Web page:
8. Rebecca

    This has been a topic of conversation lately around all my parenting haunts. I have friends who spank, friends who don't spank, friends who are completely anti spanking, and friends who think that each person has to make parenting decisions for themselves. I have friends with each set of beliefs who fall into almost all socio economic spheres.

    This summer, while we were out camping with family, Amelia and I went off to the toilet, and one the way back, she decided to hit me, not such a good plan, and she ended up directly in time out (a different topic for a different day). When my family asked me what had happened (I had aunts and uncles and cousins and such sitting around in a big circle at the time we got back) I told them that she had hit me…to which I got in stereo "Did you hit her back?" UMMMMM, no I did not hit her back, what does that teach her, that it is okay to hit if you are bigger? I can hardly say we don't hit if she has seen me hit.

    Obviously, we are not spanking folks, I came from a non spanking home (I remember my dad hitting my sister one time, when she tried to run away and once hitting michael because he decided to wake dad up from a nap by hitting him in the stomach, I am fairly certain that dad was not awake when he socked michael in the face for that one).

    We don't have the benefit of separating our child from all the "bad" of the world, we discuss that other parents are not nice to their children and give bad touches. I mean, how else do we explain to her what mommy and daddy do at work. There is not a way of getting around it. Plus, in the end, I hardly do her any service by teaching her that everyone will treat others the way we think people should be treated. I was never so proud as the day I told her about a small child we were working with whose house had burned down and she had no clothes, so we were packing up her clothes that she had outgrown and taking them to the office, and then, I asked her to pick a toy. Instead of picking one she never played with, she chose one that she liked, a baby doll, packed up the doll, and then packed up a diaper bag with diapers, a sippy, a toy, a diaper, etc. and sent it with me to give to the little girl. If I teach her that the world is a white bread, homogenous, everyone treats others and does to others the way we think that they should, then I miss out on an important set of lessons.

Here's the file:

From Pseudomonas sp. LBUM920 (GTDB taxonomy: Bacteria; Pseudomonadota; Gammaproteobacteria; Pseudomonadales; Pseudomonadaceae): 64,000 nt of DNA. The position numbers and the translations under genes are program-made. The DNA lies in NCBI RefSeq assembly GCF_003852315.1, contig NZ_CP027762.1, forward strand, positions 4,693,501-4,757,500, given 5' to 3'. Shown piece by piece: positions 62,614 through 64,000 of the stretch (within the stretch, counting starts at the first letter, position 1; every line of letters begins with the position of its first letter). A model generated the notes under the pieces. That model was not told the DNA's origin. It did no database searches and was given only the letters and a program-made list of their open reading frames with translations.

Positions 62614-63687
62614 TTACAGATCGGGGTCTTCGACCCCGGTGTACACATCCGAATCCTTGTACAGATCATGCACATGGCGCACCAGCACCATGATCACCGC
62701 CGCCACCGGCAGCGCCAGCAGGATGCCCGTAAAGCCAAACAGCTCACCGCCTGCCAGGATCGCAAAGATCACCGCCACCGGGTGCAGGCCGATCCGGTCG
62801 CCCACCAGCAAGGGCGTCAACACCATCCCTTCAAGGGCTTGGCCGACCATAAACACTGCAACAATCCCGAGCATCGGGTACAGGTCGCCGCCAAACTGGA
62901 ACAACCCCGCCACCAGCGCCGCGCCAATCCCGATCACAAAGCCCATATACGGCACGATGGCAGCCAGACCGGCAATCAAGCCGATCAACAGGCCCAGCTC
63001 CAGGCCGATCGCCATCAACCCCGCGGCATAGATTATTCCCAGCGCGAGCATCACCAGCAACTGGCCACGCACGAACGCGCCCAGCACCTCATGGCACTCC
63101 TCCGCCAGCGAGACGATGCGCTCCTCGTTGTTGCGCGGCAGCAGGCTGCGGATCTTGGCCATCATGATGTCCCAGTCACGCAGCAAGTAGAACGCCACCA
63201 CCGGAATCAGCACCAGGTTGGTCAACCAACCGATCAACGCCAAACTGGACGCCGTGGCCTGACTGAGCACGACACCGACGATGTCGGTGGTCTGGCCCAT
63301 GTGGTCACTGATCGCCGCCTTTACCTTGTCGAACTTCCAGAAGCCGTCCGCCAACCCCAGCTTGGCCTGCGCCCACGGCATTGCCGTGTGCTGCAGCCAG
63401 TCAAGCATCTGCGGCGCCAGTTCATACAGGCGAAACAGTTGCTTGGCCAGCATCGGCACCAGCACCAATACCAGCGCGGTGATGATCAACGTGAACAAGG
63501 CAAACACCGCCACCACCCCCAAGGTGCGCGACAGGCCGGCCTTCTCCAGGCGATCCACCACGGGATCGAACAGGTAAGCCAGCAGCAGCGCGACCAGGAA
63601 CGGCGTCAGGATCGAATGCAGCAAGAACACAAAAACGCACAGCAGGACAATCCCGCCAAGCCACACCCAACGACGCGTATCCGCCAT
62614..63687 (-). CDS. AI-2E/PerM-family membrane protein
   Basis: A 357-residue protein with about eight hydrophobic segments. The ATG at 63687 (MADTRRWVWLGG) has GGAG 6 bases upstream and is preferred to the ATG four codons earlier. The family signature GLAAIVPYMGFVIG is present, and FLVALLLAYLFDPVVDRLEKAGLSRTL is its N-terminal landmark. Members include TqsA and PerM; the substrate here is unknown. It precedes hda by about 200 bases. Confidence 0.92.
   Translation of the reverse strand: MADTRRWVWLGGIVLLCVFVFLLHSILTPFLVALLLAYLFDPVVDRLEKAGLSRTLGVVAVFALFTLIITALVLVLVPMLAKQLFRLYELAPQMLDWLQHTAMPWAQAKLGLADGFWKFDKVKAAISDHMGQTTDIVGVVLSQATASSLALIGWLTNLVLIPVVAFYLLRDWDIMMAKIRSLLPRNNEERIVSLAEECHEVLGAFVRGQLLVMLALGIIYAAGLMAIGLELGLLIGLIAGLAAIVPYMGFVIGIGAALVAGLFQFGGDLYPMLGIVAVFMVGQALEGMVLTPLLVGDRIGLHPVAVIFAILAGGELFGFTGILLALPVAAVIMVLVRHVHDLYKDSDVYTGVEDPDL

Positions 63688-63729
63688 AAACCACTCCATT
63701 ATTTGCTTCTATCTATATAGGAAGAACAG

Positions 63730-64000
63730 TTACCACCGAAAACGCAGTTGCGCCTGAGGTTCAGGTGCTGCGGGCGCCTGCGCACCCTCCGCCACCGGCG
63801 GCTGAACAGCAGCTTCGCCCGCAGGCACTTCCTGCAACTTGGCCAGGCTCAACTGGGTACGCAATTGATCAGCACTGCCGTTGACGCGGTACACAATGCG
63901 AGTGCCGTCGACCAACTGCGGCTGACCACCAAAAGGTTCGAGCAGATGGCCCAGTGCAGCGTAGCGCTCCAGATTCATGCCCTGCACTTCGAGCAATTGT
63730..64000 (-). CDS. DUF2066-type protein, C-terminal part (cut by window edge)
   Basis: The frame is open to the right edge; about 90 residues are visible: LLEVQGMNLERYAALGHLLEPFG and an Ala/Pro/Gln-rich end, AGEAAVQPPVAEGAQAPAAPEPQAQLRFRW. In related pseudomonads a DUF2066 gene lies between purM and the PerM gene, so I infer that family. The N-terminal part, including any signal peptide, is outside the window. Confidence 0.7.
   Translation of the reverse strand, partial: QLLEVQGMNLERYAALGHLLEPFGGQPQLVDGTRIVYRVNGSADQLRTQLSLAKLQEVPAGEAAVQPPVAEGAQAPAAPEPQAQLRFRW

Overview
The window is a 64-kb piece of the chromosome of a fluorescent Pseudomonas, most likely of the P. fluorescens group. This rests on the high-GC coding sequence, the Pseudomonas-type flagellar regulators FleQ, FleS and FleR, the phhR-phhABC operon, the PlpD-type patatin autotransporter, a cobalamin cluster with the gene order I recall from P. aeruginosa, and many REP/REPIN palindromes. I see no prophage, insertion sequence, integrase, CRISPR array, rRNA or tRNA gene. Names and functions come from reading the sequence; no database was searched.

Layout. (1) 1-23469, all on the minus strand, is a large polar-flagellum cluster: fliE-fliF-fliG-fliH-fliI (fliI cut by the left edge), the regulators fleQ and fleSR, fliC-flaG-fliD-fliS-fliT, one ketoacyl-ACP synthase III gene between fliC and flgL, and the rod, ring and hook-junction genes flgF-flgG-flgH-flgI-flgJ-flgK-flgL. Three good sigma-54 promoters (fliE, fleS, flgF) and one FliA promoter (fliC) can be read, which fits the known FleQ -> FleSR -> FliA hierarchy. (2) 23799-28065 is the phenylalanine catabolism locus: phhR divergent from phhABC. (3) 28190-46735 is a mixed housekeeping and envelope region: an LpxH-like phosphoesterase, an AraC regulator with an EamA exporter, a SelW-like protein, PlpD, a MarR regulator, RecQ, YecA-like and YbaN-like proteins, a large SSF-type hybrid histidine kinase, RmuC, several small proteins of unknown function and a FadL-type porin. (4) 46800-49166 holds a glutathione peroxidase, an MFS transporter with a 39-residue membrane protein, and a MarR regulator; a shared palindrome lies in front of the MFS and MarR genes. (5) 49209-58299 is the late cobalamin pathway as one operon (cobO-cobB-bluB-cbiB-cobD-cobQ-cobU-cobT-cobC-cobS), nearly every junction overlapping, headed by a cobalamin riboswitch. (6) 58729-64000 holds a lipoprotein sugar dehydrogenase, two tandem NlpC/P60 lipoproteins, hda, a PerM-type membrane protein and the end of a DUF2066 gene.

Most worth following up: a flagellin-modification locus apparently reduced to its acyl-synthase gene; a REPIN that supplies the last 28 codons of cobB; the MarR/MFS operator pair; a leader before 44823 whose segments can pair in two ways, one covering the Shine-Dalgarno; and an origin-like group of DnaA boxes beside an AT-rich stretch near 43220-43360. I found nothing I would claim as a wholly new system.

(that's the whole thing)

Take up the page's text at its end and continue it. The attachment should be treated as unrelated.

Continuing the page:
"A strong man stands up for himself, a stronger man stands up for others"

  9. Tammy

    Holy crap, Rebecca, I just about started crying at your story. Amelia is going to grow up to be an amazing human being.

  10. MamaRae

    sounds like she already *is* an amazing human being. :)

    dh and i discussed today that we are recommitting ourselves to positive parenting. plus khary's old enough to sit down and talk about what he thinks his consequences should be in certain situations. love that!

  11. KansasMom

    Rebecca…I already knew what an amazing little person your Amelia is…and you can take pride in the fact and you and George have set her off on the right path in life…just like Dionna and Tom can be proud of the way they are raising Kieran. Give Amelia a big hug and a kiss from Grandma Ruth!!!!

  12. Tammy

    MamaRae, right after hitting 'post' I seriously considered deleting and rewriting my comment to say that Amelia already is pretty special :)

    You're right, though, she's already an amazing person!

  13. Yeah, I think you’re totally right on all counts.